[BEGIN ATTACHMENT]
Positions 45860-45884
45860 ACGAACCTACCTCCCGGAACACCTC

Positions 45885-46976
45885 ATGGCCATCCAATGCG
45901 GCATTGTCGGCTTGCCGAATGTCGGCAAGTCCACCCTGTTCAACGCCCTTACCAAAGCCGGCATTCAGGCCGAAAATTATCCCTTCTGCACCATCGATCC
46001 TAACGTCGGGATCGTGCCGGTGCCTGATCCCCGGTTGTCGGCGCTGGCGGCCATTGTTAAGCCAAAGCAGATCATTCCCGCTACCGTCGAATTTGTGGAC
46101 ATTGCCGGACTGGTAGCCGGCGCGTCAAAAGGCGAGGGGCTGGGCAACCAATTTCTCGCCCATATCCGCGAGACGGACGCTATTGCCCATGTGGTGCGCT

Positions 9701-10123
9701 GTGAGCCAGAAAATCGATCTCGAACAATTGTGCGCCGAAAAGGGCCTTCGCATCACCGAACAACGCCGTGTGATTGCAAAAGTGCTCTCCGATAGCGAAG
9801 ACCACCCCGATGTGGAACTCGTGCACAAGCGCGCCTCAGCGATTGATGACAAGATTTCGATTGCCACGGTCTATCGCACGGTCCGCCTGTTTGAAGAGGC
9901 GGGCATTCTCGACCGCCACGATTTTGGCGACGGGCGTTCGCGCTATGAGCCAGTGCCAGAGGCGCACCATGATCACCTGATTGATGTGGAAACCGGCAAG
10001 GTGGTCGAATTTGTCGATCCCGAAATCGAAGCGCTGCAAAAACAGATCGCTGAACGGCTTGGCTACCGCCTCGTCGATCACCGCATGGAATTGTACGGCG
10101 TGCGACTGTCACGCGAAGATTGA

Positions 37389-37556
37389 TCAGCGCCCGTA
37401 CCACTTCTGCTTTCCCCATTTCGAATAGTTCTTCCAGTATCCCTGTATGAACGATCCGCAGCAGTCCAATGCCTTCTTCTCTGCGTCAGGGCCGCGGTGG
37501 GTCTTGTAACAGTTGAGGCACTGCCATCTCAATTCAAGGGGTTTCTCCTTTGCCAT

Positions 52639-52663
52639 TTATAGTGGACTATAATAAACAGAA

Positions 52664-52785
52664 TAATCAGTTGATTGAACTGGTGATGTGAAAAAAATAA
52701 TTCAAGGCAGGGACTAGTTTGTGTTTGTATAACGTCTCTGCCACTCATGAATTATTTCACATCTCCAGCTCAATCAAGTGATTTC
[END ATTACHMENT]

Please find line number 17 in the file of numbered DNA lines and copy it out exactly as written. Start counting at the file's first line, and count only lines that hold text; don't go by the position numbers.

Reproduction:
37501 GTCTTGTAACAGTTGAGGCACTGCCATCTCAATTCAAGGGGTTTCTCCTTTGCCAT